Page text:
Orwell's Nineteen Eighty-Four Describes the Authoritarian Left Better Than It Does Trump - "Consider the Junior Anti-Sex League, the prudish youths in Orwell's story who think the "sex impulse" is dangerous and devote themselves to spying on interactions between the sexes. "Eroticism was the enemy," they believed. "Desire was thoughtcrime." If this prissiness finds its echo in anyone today, it isn't in the creepily oversexed, pussy-grabbing Trump—it's in the stiff buzz-killers of the campus feminist movement. These radical wallflowers demonize drunk sex, bossily insisting all sexual interactions must be "sober, imaginative, enthusiastic, creative, wanted, informed, mutual and honest." (Even the Junior Anti-Sex League didn't come up with such a thorough list of what counts as acceptable sex.) They drag male students to campus kangaroo courts for allegedly doing sex the wrong way. Student officials in Britain have banned the making of "animal noises" in the student bar lest they arouse sexual bravado in men, and sexual dread in women. Fortunately, it is curable. Some universities make freshmen undergo diversity training, inculcating them with the correct mindset on all matters racial, religious, and social. The University of Delaware, going full O'Brien, referred to its diversity training as "treatment" for incorrect attitudes. The New York Times reported last year that more and more students think diversity training "smacks of some sort of Communist re-education program." The modern campus, as devoted to treating moral infection as to imparting knowledge, could adopt O'Brien's cry as its slogan: "Shall I tell you why we have brought you here? To cure you!" And of course there's thoughtcrime. The Party punishes anyone who dares to hold a point of view it disagrees with. Not unlike modern P.C. warriors who will brand you a "denier" if you're not fully eco-conformist and a "misogynist" if you criticize feminism. Witness the doublespeak of today's leftist lovers of censorship. They create Safe Spaces, they speak of "the right to be comfortable". These are darkly Orwellian euphemisms for censorship... how about Newspeak, the Party's made-up, minimalist language that it pressures people to adopt? That finds expression today in the Pronoun Police, who demonize the use of "he" and "she" as potentially transphobic and invent Newspeak pronouns in their stead. Some campuses now want everyone to use "ze" as a default pronoun. "Ze" might be the most Newspeak word ever: a strange small word you must use if you want to be considered morally good. Then there is the war on history, the demolition of ugly or inconvenient historical ideas and symbols. In Nineteen Eighty-Four, old things that have fallen out of favor are plunged down the memory hole. Today, P.C. zealots demand the tearing down of statues of old colonialists or the renaming of university halls that are named after people from the past who—shock, horror—had different values to ours. The Year Zero fervor of Orwell's Party is mirrored now in the behaviour of intolerant culture warriors."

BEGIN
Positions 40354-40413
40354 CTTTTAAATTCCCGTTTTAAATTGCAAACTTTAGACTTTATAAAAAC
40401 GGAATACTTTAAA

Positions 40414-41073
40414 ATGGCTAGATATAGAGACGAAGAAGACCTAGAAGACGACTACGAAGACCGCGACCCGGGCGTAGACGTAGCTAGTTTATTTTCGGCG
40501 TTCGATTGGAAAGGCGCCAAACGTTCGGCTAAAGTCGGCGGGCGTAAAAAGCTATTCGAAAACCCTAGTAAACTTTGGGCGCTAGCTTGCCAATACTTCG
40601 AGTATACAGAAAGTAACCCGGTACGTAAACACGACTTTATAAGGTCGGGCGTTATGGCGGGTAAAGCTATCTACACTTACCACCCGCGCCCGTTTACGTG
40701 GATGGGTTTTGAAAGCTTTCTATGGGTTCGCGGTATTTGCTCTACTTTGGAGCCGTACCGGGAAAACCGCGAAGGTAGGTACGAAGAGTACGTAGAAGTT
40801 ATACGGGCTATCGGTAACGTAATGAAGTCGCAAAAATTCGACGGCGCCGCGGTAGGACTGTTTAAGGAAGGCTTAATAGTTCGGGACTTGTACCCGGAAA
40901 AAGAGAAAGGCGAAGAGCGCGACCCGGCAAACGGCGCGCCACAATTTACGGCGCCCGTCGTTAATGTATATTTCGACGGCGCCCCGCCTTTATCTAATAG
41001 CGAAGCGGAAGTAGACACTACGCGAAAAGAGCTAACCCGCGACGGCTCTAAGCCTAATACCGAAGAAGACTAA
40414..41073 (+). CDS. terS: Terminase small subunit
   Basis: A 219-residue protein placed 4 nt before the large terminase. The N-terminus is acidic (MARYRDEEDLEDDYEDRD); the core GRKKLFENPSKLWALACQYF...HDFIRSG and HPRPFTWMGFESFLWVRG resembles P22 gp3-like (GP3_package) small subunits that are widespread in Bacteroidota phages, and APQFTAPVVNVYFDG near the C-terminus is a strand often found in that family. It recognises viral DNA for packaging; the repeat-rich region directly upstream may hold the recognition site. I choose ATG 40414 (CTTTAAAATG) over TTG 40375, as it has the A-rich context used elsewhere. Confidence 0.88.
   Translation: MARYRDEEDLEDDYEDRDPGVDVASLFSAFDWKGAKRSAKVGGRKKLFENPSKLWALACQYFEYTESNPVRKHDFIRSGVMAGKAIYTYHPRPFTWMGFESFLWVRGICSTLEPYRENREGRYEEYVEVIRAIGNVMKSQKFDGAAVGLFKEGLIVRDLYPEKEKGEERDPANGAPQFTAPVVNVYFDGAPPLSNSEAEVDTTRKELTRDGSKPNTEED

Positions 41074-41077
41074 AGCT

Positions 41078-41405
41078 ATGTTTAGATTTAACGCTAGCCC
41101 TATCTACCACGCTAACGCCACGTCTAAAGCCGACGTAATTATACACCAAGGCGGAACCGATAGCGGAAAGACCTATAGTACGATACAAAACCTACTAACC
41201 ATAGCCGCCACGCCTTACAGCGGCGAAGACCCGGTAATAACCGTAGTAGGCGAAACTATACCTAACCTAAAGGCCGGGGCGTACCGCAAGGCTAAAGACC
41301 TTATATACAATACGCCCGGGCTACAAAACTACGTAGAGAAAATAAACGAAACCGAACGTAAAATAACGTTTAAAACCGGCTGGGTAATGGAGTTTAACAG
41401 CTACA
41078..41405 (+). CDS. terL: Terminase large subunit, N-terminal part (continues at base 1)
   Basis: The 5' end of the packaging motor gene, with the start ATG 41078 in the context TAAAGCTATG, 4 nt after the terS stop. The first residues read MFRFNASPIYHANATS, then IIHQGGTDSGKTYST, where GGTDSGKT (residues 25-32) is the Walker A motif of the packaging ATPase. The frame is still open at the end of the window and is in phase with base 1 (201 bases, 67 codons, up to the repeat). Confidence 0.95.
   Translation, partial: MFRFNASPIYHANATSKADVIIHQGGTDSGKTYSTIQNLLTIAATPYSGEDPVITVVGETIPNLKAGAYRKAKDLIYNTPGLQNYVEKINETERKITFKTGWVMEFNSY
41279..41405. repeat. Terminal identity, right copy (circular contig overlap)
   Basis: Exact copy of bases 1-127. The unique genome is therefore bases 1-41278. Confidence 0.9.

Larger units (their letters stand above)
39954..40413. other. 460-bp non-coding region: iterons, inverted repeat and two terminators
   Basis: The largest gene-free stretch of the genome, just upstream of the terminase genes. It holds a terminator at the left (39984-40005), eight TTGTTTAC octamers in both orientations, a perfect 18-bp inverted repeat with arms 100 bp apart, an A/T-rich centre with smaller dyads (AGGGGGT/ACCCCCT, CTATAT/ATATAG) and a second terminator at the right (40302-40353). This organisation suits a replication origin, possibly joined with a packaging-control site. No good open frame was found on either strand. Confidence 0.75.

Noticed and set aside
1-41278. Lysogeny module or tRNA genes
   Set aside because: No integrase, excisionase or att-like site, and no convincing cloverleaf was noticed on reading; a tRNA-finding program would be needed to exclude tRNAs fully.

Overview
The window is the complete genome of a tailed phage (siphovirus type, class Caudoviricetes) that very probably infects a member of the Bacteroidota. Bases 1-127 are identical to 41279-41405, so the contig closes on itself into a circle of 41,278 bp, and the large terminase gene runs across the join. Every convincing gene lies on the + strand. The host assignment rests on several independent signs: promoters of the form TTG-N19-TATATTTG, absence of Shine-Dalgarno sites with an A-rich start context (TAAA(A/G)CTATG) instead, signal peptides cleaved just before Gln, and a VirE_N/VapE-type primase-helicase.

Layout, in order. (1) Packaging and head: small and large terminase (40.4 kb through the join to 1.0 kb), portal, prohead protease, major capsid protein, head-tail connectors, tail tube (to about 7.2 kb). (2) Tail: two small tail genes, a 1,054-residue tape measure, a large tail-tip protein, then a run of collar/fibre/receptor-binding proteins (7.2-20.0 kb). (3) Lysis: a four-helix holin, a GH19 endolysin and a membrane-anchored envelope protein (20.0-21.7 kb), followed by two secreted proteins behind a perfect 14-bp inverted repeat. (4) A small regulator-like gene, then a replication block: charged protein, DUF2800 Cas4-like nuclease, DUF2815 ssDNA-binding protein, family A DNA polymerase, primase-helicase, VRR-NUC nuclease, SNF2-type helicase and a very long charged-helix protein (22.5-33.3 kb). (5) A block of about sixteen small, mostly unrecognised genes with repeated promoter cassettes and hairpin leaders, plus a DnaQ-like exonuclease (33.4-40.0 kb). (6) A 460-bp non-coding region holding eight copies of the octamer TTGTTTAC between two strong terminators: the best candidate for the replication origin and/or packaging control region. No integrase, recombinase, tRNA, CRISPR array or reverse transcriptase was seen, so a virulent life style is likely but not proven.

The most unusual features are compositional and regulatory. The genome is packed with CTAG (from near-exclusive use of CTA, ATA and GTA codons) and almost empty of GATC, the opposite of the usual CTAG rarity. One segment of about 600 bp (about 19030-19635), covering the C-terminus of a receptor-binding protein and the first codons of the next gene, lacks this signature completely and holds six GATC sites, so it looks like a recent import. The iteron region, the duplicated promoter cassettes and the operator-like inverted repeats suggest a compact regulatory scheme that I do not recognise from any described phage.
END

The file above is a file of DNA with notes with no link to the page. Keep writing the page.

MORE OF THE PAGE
After the bitcoin boom: hard lessons for cryptocurrency investors - "eight months later, the $23,000 he invested in several digital tokens is worth about $4,000, and he is clearheaded about what happened."